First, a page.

I'm a newbie in this blogging game. I started because I want to help enact health reform and I support Barack Obama. I'm still learning the ropes. At 45, I'm also an oldster when compared with most other writers and my legions of screaming fans. I hope this posting doesn't come off as the objections of some fastidious uncle.
There is a proper place in the blogosphere for expressing our screaming ids. There is a place for righteous anger directed at the people who have enmeshed our nation in a foolish mismanaged war. There is a place for sharp-edged humor and, yes, ridicule to communicate the occasional needed insight. Since we are living in bad and frustrating times, it is easy to forget that we must sometimes pull back, to behave with decency and civility towards human beings who falter in various ways, and towards those with whom we disagree.
Consider the reaction of HuffPo posters and readers towards two recent stories. The first concerned the arrest of CNN reporter Richard Quest on a drug possession charge. Mr. Quest was apparently snagged for violating a Central Park curfew. He admitted to the officers that he was holding a small amount of methamphetamine, presumably for personal use. Media accounts included gratuitous salacious details that could only be intended to humiliate him while drawing undeserved attention to publicity-seeking police officers and the crass New York Post reporters and editors who gleefully reported it. Lots of people are chuckling. Ribald emails are flying across the internet.
I like a good dirty joke myself, but these aren't funny. As far as I can tell, we are trashing a guy who has some sort of substance use problem, but who didn't drive drunk, didn't abuse a spouse or a child, didn't fight the cops. He didn't get intoxicated and act gross. OK he's a CNN reporter, but he's not holding nuclear codes, making public policy, or driving an 19-wheeler in the next lane. I don't see why his drug problems are anybody's business but his own. Plenty of people who don't hesitate to criticize barbaric drug laws don't seem to understand that.
I've been researching substance abuse interventions and policy for 15 years now. I have talked with many people who are drug dependent or who have misused drugs in various ways. I almost never use the term "drug addict." I just don't know who these people are. I don't like the totalizing label. It creates an unpleasant psychological distance that is both hurtful and counterproductive for public policies and for treatment interventions. Mr. Quest is an interesting and accomplished person. His life is hardly summarized by his arrest the other night. I wish him well. I wish the rest of us would show a little compassion and discretion as he goes through rehab.
Then there are the pies thrown at New York Times columnist Thomas Friedman during his lecture at Brown University. Friedman isn't popular around these parts, because he supported the Iraq war. He deserves criticism for that, it's fair game to make fun of him for his rather molding globalization shtick he delivers all over the place for big lecture fees. He does not deserve to have two creepy guys rush him at the podium and pelt him with pies. He also deserves better than the comments posted by many HuffPo readers reacting to this event. Apparently, if you don't like somebody's politics it's ok to throw things at them.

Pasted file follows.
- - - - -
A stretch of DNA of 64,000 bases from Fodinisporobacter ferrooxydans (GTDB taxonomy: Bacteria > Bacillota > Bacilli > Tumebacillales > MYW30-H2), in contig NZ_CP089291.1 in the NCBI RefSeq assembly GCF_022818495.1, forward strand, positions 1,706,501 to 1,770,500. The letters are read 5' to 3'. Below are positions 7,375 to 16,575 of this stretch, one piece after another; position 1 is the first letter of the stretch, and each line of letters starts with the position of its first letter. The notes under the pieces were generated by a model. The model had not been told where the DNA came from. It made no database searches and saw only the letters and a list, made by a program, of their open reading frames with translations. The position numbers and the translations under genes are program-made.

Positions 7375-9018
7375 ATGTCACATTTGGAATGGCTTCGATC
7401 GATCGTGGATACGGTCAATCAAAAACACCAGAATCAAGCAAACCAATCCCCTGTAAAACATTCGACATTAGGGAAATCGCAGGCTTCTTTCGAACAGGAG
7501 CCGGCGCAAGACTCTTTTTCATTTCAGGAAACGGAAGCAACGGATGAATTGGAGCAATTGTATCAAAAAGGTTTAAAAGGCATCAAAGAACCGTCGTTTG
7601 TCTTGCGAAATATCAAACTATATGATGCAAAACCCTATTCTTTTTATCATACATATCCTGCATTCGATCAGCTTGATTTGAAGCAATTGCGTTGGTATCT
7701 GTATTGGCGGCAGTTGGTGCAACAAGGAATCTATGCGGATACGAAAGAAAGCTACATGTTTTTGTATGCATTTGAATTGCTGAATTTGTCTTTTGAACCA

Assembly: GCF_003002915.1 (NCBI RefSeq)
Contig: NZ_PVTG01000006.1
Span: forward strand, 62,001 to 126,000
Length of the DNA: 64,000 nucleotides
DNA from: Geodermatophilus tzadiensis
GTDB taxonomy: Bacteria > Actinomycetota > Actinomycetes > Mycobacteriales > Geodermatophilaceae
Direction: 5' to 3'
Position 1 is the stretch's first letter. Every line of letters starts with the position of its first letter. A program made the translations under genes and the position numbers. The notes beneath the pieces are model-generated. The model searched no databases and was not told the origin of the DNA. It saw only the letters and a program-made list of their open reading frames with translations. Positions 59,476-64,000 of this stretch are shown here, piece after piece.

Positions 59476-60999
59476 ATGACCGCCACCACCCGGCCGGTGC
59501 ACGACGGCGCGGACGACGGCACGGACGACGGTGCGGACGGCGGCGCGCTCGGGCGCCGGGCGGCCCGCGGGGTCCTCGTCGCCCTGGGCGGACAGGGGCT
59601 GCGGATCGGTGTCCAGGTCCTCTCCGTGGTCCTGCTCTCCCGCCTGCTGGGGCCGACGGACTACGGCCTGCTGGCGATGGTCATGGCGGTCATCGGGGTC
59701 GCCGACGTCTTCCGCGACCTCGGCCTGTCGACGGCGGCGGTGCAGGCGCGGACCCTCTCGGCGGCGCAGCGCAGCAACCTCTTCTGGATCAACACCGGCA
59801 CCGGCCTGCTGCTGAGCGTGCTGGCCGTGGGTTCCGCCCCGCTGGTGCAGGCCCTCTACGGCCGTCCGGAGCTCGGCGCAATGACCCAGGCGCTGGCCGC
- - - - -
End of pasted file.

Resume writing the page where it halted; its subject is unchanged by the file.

I watched the YouTube clip. For a moment there, he was genuinely scared. I would have been. Somewhere in the back of his mind -- in the back of every celebrity's mind -- must be the fear that some nutcase will harm him to get attention, impress Jodie Foster, advance some political agenda, or take revenge for some casual comment he made in some interview three years ago. Hitting a lecturer with a pie is a juvenile act of aggression that deprives the audience of the chance to hear Friedman's perspective. It makes more civil people who disagree with Friedman look like jerks, as well.
By the way, it is very uncreative and unfunny. Is this the best that radical Brown students can do? My friend Mark Kleiman in two minutes came up with many ribald and pointed alternative things a truly clever person could have done that don't involve personal aggression.
Most of all, it is an act of cruelty, minor to be sure, designed to humiliate an actual human being. In our TV and celebrity-obsessed culture, we tend to see people like Friedman and Quest through the lens of their celebrity and their political views. In fact, however, they are flesh and blood people like the rest of us. I feel the same way about Idaho Senator Larry Craig. I don't like his Senate record, but I'm glad he resisted being railroaded by his Republican colleagues.
Throughout my career as a public health researcher, I have learned and re-learned that risk-taking for comfort, excitement, or pleasure is a symptom of our common humanity. Like Mr. Quest, many Americans struggle to hide some covert vice. Like Senator Craig, many of us feel powerful drives that brighten our lives but that can also hurt us and those we love. I might add: like Mr. Friedman, some of us have been wrong about something important.
Most of all, I wish the rest of us would show some humanity and class. Commenting on the travesty of President Clinton's impeachment proceedings, Philip Roth wrote that Bill Clinton's White House should have hung a banner saying: "A human being lives here." There is something ugly about the mob mentality a personal scandal or even a pie in the face can unleash. We can do better.